The aviation industry is not like every other high-tech industry. To ensure the highest levels of safety, we are more conservative and rely on well proven technology. This can justifiably mean that sometimes the sector’s ability to rapidly innovate is limited. But does this also justify the snail’s pace that our regulations travel at as they catch up with modern demands of aviation? Definitely not!
One regulation that has been progressing at a glacial pace is the Single European Sky in the form of SES 2+. We finally have “white smoke” on the chapter IV “Network Management” part of the proposed regulation. This chapter defines the purpose of the different network management functions and emphasises that it “…shall lead towards the sustainable and efficient use of the airspace…” and the functions themselves e.g airspace design, crisis management or monitoring of the proper functioning of infrastructure. This agreement took 31 months since the Commission published the draft proposal. And this is considered the least controversial chapter of the SES 2+ regulation.
The first attempt at getting an agreement on SES 2+ came about in 2013 because everybody saw the need for an update SES II to align with the current technology and operational concepts until such time a complete overhaul would be feasible. Common sense would agree that this need for future proofing is much more pressing today. How long will the aviation industry have to wait for the remaining chapters to be agreed? How long will the aviation industry have to wait for a regulation that ensures that the benefits of technical developments are fully realised?
Meanwhile in the air, we have aircraft capable of fully utilising satellite navigation. This enables airlines to plan the optimum trajectories for flights which save fuel and reduce our environmental impact through concepts such as Free Route Airspace. However, despite no longer having any technical impediments to achieving this, we do not have a regulation that will unlock the full potential of this new technology.
Meanwhile on the ground, discussions are ongoing to further develop the job of Air Traffic Controllers (ATCO) to make best use of digitalisation and make the job more attractive. Concepts are available and changes to licensing are being discussed to have controlling capacity moved to where demand is, without actually moving the physical location of the ATCO. However, once again we are struggling to have a supportive regulation in place.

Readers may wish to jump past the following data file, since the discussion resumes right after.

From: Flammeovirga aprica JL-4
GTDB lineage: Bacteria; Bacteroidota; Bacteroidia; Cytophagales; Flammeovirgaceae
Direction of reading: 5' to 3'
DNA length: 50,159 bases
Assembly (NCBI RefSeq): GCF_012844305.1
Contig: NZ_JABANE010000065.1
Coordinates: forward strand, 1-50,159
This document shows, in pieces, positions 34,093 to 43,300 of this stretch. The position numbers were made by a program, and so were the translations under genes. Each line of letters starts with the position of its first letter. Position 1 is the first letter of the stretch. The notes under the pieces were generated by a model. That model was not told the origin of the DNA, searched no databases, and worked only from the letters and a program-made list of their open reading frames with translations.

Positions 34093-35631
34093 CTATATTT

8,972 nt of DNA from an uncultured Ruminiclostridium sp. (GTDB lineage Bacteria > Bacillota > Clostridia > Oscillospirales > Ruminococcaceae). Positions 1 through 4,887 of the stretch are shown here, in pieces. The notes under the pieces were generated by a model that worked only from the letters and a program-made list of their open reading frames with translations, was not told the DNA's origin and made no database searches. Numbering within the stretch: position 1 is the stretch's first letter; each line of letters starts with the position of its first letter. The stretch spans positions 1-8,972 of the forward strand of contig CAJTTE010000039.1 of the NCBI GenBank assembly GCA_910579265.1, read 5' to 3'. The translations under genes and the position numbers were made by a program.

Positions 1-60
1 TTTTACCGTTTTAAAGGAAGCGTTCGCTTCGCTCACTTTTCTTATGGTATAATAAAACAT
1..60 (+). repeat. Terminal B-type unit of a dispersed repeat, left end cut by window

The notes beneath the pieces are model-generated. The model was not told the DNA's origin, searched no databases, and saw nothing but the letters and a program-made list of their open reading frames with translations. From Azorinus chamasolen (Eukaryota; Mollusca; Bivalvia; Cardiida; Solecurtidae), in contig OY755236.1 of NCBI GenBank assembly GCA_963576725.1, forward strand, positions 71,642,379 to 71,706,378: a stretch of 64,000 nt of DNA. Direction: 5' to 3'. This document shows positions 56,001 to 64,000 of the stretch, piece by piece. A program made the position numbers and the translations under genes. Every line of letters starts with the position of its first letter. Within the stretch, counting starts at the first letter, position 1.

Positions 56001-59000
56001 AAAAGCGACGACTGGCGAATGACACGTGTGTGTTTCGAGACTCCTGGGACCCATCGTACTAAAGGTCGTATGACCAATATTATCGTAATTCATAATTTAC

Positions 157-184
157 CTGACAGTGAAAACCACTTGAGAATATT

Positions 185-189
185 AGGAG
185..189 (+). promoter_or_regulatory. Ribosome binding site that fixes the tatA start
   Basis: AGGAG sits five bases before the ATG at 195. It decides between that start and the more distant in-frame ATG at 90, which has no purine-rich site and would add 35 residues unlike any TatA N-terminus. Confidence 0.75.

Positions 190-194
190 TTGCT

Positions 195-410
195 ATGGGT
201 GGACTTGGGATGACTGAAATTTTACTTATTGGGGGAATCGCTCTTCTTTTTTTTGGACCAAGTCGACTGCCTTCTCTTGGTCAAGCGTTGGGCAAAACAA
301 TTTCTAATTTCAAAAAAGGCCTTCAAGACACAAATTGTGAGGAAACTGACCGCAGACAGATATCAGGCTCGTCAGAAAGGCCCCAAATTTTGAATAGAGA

When we examine the impact of SES2+ being stuck in a forever holding pattern, we must remember that it also impacts on the economic regulation and the performance and charging scheme for Air Navigation Service Providers (ANSPs). This regulation is basically addressing the monopolistic structure of ANSPs (generally one per state) and defines a set of indicators to measure ANSP performance. At the moment Airlines, ANSPs and other organisations including EUROCONTROL or EASA are assessing the possibility of introducing better performance indicators for ANSPs. Such indicators will help measure performance so that customer service, i.e. the service to airlines, can be improved. Unfortunately, even if SES 2+ is adopted by the end of 2023, it seems the efforts to introduce such sensible changes into this secondary legislation are insurmountable. As a result, the status quo will be maintained until the end of the next reference period, which would not be before 2028 in the best case or 2030 under normal circumstances.
So where do we stand after all of this? We do have an agreed chapter IV, but beyond that, not much else. Future proofing our legislation and regulation requires policymakers to go much further. Chapter IV now cements the status quo.
Going forward, this cannot be the modus operandi. We need people leaving their entrenched positions and allowing regulation that supports visionary change that can create a modern airspace across Europe. If all of those involved can even just begin to change their mindset, we can unleash a creative approach to regulation that will future proof it for generations to come and leave Europe with a modern, digitalised and efficient airspace.